Hildegarde

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Ends and Beginnings

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I have a real tendency to inertia–I don’t think I always did, but maybe I’m getting older, or maybe I’m getting stale–it’s hard to tell.

At any rate, I just did a whole lot of paperwork, and I did another lot yesterday, and now I’m almost free up to not worry about much for a few weeks, except that we’re traveling and there are logistics with children at schools, and…

You know what I mean.

I finished the Kenneth Minogue book today, just before I left to come out here, and although it didn’t say much I wasn’t expecting it to say, it formulated a few problems more precisely than I’d seen them formulated before.  I don’t know if that helps or not.  My two big complaints with Minogue are that he tends to use “European” definitions of things that are significantly different from the American varieties, and then to ascribe them to the entire “West.”  In some cases, this causes a distinct rise in the confusion level.  Europe and Canada are free to legislate against “hate speech” as speech, but the US is not, and that has a definite practical as well as theoretical effect on how society is run.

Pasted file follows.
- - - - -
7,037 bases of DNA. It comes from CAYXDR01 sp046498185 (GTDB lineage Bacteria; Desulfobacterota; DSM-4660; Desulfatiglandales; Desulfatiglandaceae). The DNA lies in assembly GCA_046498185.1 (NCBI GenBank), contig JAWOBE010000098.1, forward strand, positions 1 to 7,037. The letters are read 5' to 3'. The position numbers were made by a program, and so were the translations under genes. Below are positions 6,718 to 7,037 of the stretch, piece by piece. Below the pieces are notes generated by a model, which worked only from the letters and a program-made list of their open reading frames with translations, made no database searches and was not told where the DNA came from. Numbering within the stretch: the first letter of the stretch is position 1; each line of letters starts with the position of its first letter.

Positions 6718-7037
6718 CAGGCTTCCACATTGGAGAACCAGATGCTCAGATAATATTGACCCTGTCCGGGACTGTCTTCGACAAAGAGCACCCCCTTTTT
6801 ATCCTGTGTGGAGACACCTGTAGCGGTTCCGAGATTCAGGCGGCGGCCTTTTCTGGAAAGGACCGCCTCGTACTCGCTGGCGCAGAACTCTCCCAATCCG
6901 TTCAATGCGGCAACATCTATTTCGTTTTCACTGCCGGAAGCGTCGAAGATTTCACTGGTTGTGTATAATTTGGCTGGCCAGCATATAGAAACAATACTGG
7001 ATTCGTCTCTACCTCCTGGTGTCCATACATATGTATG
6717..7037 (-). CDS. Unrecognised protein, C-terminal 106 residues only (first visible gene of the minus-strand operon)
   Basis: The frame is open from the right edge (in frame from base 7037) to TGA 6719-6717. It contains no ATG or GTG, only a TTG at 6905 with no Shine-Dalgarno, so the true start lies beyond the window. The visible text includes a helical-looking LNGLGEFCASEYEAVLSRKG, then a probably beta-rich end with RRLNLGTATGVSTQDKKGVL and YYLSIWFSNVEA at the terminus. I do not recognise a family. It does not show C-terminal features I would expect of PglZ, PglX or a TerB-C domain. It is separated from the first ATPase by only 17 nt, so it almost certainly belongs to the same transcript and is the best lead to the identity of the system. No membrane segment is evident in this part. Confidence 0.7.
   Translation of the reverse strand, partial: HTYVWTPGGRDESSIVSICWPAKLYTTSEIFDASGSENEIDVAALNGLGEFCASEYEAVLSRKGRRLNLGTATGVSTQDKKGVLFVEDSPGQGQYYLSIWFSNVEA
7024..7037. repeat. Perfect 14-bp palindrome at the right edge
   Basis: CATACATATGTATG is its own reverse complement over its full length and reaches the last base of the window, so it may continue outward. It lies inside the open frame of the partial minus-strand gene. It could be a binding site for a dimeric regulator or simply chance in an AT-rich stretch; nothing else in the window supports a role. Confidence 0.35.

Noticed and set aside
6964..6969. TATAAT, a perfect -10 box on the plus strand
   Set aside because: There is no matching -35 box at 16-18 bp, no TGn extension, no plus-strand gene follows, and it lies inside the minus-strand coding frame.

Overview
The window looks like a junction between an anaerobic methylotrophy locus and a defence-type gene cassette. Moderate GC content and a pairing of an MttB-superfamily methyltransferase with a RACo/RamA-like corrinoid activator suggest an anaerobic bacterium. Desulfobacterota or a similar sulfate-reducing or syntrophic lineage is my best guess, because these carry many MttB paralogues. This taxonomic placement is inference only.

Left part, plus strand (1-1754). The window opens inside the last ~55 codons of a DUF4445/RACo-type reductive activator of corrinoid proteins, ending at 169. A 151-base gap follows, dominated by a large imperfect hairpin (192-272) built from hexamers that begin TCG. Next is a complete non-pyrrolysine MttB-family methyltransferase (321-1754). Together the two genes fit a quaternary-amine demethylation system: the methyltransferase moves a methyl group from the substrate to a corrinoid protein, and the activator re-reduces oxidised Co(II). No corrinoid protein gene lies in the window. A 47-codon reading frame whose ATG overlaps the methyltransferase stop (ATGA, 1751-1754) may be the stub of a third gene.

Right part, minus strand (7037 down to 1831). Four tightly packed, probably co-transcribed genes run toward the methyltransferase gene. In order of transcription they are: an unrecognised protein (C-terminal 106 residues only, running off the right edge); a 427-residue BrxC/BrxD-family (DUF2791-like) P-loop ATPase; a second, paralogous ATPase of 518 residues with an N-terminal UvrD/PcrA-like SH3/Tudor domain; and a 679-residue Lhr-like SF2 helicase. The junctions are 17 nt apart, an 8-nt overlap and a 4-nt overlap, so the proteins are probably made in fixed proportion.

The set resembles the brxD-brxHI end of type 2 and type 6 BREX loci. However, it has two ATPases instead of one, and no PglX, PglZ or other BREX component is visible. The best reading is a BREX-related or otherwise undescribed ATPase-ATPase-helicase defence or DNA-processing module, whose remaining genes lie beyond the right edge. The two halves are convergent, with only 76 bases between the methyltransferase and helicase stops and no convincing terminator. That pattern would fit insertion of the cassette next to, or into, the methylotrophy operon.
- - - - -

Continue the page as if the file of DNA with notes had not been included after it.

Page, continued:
My other problem with him is that he gives the people he calls the “politico-moral” way too much credit for good intentions.  People with real good intentions would inquire into whether the things they’re doing actually help or instead harm–if the result of giving billions of dollars in aid to some African dictatorship results not in feeding the people of the country but in enriching the dictator and causing the people to starve even faster, they’d stop insisting we should give billions of dollars that African country.

What strikes me as the prime attribute of the “politico-moral” is rather self-regard–the point of it is not to actually reduce worldwide poverty, or even poverty within their own countries, but to be able to preen themselves on their high virtuousness, especially in relation to all those people who make so much more money than they do.

And then there are, of course, the people who opt into the “politico-moral” for the sake of power, period–but Minogue gets them.  It’s the hangers on and followers he doesn’t get.

And I have less and less impatience with them, as I do with people who scream bloody murder about being searched at the airport while giving various regultory agencies the right to enter homes and businesses without a warrant, take anonymous accusations and act on them as if they were probably cause, refuse to reveal relevant information to persons accused of violations, denying the Fifth amendment right against self incrimination, denying trial by jury, and a host more that would have gotten Bush and company lynched if they’d even suggested it–and all because there’s supposed to be a “significant government interest” in enforcing a set of regulations that have not been voted into law by legislators in the first place.